Encourager June 2017
The Sweet Perfume of Jesus – was the theme for our National Secretariat Meeting in Busselton, Western Australia. National Lay Director Roger O’Hara chose it from Paul’s second letter to the Corinthians, chapter 2: 14-15 “14 But thank God! He has made us his captives and continues to lead us along in Christ’s triumphal procession. Now he uses us to spread the knowledge of Christ everywhere, like a sweet perfume. 15 Our lives are a Christ-like fragrance rising up to God. But this fragrance is perceived differently by those who are being saved and by those who are perishing”.
There are many smells and aromas that surround our daily lives – that distinctive smell of the local garbage truck or the road kill left behind on the main road … but what about the smell of freshly baked bread, or the sight, sound and smell of bacon cooking for breakfast, or enjoying the achievement and smell of a freshly cut lawn. I’m sure we all have our favourites.
So, how can our lives spread the sweet perfume of Jesus? How can everyone with whom we come in contact see Jesus in us? Some background: In a Roman triumphal procession, the victorious general would display his treasures and captives amidst a cloud of incense burned for the pagan gods. To the victors, the aroma is sweet; to the captives, the prisoners in the parade, it was the smell of slavery and death. When Christians share the Gospel, it is good news to some and repulsive news to others. Believers recognise the life-giving fragrance of the message. To non-believers, however, it smells foul, like death – and in this case, their own.
So, how can we change the way we live each day in order to spread the sweet perfume of Jesus? I’d like to suggest 3 things we can do – we can change our words, change our deeds, what we do – and change our attitudes.
Our Words – Ephesians 4:29 and 5:4 are relevant here. We can upset, disappoint or grieve the Holy Spirit by the way we live. Here, Paul warns us against bad language, fighting, saying false things against people and having a bad attitude toward others. Instead of all this, we need to be more patient, forgiving and showing love towards the people we meet – just as God did when He sent Jesus to die for our sins. Obscenity and coarse joking are so common that we begin to take them for granted. Paul cautions, however, that improper language should have no place in the Christian’s conversation because it does not reflect God’s gracious presence in us. How can we praise God and remind others of His goodness when we are speaking coarsely?
Our Deeds – Matthew 5:16 and Galatians 5: 19-21 are our scriptural basis here. The well-worn description which asks the question: ‘Can you hide a city that is sitting on top of a hill?’ Its light at night can be seen for many kilometres. If we live for Jesus, we will glow like lights – emit Christ-like perfume – showing others what Christ is like.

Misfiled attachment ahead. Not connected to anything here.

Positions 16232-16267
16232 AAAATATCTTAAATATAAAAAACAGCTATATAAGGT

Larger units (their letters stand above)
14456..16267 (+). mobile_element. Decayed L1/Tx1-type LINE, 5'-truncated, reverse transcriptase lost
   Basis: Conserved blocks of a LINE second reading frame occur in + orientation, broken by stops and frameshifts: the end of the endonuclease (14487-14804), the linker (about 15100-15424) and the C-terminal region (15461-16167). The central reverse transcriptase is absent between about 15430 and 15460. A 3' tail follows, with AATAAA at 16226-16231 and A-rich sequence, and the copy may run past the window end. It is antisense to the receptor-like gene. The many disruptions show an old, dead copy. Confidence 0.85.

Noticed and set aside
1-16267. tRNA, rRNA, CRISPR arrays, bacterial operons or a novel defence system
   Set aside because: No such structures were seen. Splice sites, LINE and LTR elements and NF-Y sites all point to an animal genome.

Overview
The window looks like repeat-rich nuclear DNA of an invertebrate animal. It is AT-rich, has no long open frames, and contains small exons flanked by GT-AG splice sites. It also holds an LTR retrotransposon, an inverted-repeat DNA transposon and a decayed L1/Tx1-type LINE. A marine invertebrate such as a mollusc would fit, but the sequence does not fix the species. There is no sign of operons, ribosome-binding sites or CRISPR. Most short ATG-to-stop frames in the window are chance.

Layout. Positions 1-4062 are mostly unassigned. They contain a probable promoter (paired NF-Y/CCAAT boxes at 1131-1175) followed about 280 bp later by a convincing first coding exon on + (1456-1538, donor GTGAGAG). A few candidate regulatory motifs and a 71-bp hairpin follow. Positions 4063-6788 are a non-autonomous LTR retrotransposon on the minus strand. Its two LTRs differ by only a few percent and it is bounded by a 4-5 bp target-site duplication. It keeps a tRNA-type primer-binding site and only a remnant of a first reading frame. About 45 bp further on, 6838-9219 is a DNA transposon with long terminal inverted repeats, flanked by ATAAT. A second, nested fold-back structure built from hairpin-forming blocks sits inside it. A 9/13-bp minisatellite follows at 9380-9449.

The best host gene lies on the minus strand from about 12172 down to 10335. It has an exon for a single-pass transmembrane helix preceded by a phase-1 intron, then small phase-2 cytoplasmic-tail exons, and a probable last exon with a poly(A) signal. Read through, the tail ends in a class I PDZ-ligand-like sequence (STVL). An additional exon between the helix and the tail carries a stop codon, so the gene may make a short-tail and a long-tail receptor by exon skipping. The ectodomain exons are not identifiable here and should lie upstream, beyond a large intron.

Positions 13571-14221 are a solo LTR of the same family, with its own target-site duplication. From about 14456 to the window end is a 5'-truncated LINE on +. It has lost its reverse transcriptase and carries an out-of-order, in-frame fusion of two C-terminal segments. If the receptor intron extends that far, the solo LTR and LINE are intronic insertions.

We hide our light or keep Christ’s aroma to ourselves by:.
1. Being quiet when we should speak;
2. Going along with the crowd;
3. Denying the light;
4. Letting sin dim our light;
5. Not explaining our light to others; OR
6. Ignoring the needs of others.
We need to be a light that shines, and to spread the knowledge of Christ everywhere, like a sweet perfume.
We all have evil desires, and so we can’t ignore them. In order for us to follow the Holy Spirit’s guidance, we must deal with them decisively – or as Ephesians 5:24 tells us, crucify them. Such desires include the obvious sins such as sex-ual immorality and witchcraft – but also the less obvious ones like selfish ambition, hatred and jealousy. Those who ignore such sins or refuse to deal with them show that they have not received the gift of the Spirit that leads to a reformed life. And lastly,
Our Attitudes – Philippians 2: 5-8 and Romans 8: 5-8 are our go-to scriptures here. Jesus Christ is humble – willing to give up His rights and serve people. Like Christ, we should have a servant’s attitude, serving out of love for God and others – not out of guilt or fear. We should always remember that we can choose our attitude. We can approach life expecting to be served – OR – we can look for opportunities to serve others. When Jesus walked this earth as a human being, he voluntarily assumed a human body and human nature. He did not cease to be God BUT He did set aside the right to His glory and power. Jesus of Nazareth was subject to place, time and many other human limitations. But by being without sin, He was unique. He showed us that everything about God’s character can be conveyed in human terms.
In Romans, Paul divides his audience into 2 categories – those who are dominated by their sinful nature, and those who are controlled by the Holy Spirit. All of us would be in the first category if Jesus hadn’t offered us a way out. Once we say YES to Jesus, we will want to follow Him, because His way brings life and peace. Daily, we need to consciously choose to centre our lives on God. By immersing ourselves in the Bible, we can discover God’s guidelines, and then follow them. In every perplexing situation, ask “What would Jesus have me do?” – and when the Holy Spirit points out what is right, do it eagerly.
May we ask God to help us be aware of the place of Jesus in our lives: “May the Holy Spirit guide the words we say, the way we conduct our-selves and the attitudes we choose to have. We give thanks for the Cursillo Movement in this Diocese and throughout the world. May it prosper and bring glory to your Holy Name by spreading your sweet perfume to all.
This we pray through Jesus Christ our Lord.
Fr Steve Niland – National Spiritual Advisor & our Diocesan Spiritual Director
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